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Technologists put science into practice

 
 
 

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Technologists put science into practice

 I've been thinking about a couple of articles in the latest GNS Globe and Nature Materials.

Scientists usually have to convince science funders that their research is somehow relevant to civilisation. They’re not very good at it. Often, they’re rubbish at telling the world about the practical implications of their research.

GNS Globe says a team led by Jocelyn Turnbull and Liz Keller demonstrated, “an independent technique to verify self-reporting of greenhouse emissions by the operators of large industrial plants.” True. But it’s way more interesting than that.

Meanwhile, this month’s Nature Materials has a paper by Hyoungjeen Jeen (and 10 others) that begins: “Fast, reversible redox reactions in solids at low temperatures without thermomechanical degradation are a promising strategy for enhancing the overall performance and lifetime of many energy materials and devices.”

Creative use of supercharging at the 2012 Port Road DragsCome on guys: This is seriously fun. Why don’t you make it interesting?

They don’t because they can’t. Sussing out practical applications requires a combination of engineering modelling and wide-ranging imagination. You have to combine hard scientific data with speculative analysis. Most of the scientists I’ve met consider it unethical to comment on subjects outside their areas of expertise. In their world, it’s unethical to speculate on things that might or might not happen.

That’s where technologists come in. It’s their job to re-invent the world according to their wildest dreams.

GNS Globe dramatically undersells Turnbull and Keller’s carbon-dating system. Climate science clearly shows that emissions from burning fossil fuels must stop. There might even be a case for restricting carbon dioxide emissions from cement production. In any case, the world will need a policy such as Myles Allen’s “SAFE Carbon” proposal. This, or any other practical solution requires a measuring device capable of distinguishing between fossil, mineral, and biogenic carbon. Fuel quality regulators in future will want to measure the proportion of fossil and biogenic carbon in samples of petrol, diesel, and jet fuel. Diplomats will want to know how much fossil carbon each country is pumping into the atmosphere. Turnbull and Keller have demonstrated a technology that will be vital to the future of Western civilisation. I think that’s pretty exciting. Most readers won’t get excited about the story in GNS Globe.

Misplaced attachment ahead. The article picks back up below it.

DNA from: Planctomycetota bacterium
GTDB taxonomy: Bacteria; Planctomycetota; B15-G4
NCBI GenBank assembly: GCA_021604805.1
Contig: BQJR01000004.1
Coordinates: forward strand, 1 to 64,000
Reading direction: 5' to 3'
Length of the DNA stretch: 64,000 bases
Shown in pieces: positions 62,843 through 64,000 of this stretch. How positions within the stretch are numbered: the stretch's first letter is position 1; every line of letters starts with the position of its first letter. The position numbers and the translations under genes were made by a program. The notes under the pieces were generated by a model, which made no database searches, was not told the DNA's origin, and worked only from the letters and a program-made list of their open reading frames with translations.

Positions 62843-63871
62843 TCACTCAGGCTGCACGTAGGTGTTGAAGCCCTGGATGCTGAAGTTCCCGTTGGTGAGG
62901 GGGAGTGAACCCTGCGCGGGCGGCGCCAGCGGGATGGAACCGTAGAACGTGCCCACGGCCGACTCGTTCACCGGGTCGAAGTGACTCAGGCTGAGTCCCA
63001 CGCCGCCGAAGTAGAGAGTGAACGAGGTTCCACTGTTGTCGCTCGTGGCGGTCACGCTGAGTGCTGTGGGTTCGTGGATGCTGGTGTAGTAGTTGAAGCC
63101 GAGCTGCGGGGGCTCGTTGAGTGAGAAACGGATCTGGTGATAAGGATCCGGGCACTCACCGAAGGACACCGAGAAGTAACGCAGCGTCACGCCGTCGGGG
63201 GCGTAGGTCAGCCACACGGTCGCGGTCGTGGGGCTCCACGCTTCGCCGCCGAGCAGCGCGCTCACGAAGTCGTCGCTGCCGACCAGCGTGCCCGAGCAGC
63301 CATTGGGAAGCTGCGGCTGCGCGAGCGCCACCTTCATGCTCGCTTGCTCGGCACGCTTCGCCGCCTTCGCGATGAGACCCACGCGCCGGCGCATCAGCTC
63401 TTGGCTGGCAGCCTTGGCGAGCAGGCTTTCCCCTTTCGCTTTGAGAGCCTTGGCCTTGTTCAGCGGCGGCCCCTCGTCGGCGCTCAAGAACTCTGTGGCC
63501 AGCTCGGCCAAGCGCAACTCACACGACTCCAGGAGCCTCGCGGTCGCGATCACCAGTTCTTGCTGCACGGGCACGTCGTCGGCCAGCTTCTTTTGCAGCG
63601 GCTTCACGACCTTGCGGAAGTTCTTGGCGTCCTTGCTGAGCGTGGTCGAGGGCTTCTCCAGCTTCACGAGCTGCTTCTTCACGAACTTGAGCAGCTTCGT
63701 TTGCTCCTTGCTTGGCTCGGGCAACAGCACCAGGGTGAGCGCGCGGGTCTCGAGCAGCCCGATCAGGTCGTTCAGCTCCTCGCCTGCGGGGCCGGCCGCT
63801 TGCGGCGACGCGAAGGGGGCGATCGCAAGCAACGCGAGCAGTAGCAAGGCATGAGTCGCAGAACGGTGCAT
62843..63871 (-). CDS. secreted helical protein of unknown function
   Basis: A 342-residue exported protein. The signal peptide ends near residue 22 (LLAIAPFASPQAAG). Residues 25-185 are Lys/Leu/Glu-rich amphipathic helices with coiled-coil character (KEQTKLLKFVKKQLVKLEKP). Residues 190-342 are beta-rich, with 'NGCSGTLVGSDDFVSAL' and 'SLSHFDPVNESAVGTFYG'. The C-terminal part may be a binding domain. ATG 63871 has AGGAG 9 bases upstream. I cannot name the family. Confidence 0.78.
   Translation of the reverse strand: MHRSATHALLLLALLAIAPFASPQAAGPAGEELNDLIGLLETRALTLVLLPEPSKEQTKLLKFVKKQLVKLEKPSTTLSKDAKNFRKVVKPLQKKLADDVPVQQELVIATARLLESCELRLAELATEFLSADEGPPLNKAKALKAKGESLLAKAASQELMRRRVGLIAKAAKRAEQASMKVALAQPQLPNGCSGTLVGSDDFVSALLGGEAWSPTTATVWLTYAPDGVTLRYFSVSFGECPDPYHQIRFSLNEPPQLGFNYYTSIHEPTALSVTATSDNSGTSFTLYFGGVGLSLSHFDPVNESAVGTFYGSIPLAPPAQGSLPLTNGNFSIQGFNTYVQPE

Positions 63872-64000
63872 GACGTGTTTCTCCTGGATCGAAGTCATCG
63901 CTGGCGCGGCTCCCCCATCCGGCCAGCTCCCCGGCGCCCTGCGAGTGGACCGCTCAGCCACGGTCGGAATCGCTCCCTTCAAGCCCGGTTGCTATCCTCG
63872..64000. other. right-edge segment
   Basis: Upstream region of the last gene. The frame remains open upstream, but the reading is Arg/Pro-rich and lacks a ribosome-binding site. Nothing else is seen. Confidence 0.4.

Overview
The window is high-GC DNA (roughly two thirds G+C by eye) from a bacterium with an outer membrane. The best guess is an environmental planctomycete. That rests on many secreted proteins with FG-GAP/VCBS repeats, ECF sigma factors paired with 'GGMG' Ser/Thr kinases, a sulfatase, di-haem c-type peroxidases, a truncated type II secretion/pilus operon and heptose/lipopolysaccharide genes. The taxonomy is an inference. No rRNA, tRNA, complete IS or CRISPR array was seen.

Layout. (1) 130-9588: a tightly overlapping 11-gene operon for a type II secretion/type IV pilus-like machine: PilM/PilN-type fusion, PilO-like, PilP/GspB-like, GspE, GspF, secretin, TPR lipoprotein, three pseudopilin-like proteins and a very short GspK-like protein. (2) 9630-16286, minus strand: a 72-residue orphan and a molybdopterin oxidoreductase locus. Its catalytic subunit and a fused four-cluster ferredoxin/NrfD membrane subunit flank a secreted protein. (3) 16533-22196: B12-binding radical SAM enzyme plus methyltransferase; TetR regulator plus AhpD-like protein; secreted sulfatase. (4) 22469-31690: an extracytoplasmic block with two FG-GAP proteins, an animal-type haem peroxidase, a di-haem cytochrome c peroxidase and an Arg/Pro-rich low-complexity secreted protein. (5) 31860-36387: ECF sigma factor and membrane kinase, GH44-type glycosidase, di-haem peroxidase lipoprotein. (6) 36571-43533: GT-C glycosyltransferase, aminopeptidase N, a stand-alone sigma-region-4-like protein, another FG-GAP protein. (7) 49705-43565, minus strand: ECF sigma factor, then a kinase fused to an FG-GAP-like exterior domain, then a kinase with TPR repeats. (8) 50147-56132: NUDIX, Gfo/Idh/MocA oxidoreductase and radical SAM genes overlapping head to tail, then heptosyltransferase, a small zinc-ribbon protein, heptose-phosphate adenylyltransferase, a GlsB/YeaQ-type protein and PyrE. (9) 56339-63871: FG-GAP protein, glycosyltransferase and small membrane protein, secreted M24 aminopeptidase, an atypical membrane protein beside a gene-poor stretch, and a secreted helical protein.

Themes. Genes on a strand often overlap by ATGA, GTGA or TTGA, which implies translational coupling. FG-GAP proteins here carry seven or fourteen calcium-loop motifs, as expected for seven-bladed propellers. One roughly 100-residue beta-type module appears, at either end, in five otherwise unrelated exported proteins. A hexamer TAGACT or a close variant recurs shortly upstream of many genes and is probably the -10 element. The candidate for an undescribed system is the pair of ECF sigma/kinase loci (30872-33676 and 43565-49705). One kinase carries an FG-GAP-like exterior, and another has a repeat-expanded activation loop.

Hyoungjeen Jeen’s paper also undersells its own importance. One of its most exciting potential applications is solar crude oil production. If you’ve read From Smoke to Mirrors you’ll know that existing technology is good enough to fully demand for crude oil from solar fuel facilities covering a tiny fraction of the world’s land area. It’s expensive, though a holistic analysis shows that solar petrol and diesel in 2080 will be more affordable than conventional fuels, today. My grandson loves cars. If he were old enough to understand what I’m on about, he’d be very excited to know that the situation could be even better. That’s not the only application of this research. The materials could also drive down the cost of carbon-neutral electricity, by improving a process called chemical-loop combustion. This is a method of burning fossil hydrocarbons while producing a stream of pure carbon dioxide, ready to be pumped into permanent underground storage.

Still, petrol and diesel are way more fun than electricity. And with Bathurst only a few weeks away, it’s rather nice to stumble upon a new strand of development leading to better motoring, boating, and aviation. In today’s political environment, scientists and technologists are under intense pressure to try to make carbon-neutral fuels cost-competitive with fossil fuels. This seems grossly unfair: Technologists have to make crude oil before they can make fuel; Nature makes crude oil for free. Still, technologists are making good progress, improving their processes and driving down the future cost of driving.

Speaking of Bathurst, Lower Hutt composites manufacturer Racetech are hard out recovering from last week’s fire. If you plan to watch Bathurst on the telly, keep an eye out for the Racetech logo.

 

Kevin Cudby is a Wellington-based Freelance Writer and Technologist who loves writing about cool new technology. Email him to discuss your communication requirements: hello {a} kevincudby.com

 
 
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